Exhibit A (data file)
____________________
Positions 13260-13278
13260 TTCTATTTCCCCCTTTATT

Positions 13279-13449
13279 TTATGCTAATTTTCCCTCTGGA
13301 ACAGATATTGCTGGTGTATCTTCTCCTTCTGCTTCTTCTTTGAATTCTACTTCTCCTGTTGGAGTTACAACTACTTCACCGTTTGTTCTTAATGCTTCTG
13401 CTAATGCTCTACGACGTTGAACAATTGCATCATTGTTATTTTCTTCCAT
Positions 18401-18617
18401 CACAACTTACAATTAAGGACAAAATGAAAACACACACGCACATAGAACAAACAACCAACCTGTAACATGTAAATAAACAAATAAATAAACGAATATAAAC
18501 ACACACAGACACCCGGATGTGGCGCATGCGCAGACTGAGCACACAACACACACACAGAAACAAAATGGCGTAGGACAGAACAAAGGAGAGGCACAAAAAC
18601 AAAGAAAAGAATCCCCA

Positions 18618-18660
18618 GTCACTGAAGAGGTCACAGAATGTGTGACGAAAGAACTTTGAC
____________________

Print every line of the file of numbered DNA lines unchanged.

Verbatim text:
Positions 13260-13278
13260 TTCTATTTCCCCCTTTATT

Positions 13279-13449
13279 TTATGCTAATTTTCCCTCTGGA
13301 ACAGATATTGCTGGTGTATCTTCTCCTTCTGCTTCTTCTTTGAATTCTACTTCTCCTGTTGGAGTTACAACTACTTCACCGTTTGTTCTTAATGCTTCTG
13401 CTAATGCTCTACGACGTTGAACAATTGCATCATTGTTATTTTCTTCCAT
Positions 18401-18617
18401 CACAACTTACAATTAAGGACAAAATGAAAACACACACGCACATAGAACAAACAACCAACCTGTAACATGTAAATAAACAAATAAATAAACGAATATAAAC
18501 ACACACAGACACCCGGATGTGGCGCATGCGCAGACTGAGCACACAACACACACACAGAAACAAAATGGCGTAGGACAGAACAAAGGAGAGGCACAAAAAC
18601 AAAGAAAAGAATCCCCA

Positions 18618-18660
18618 GTCACTGAAGAGGTCACAGAATGTGTGACGAAAGAACTTTGAC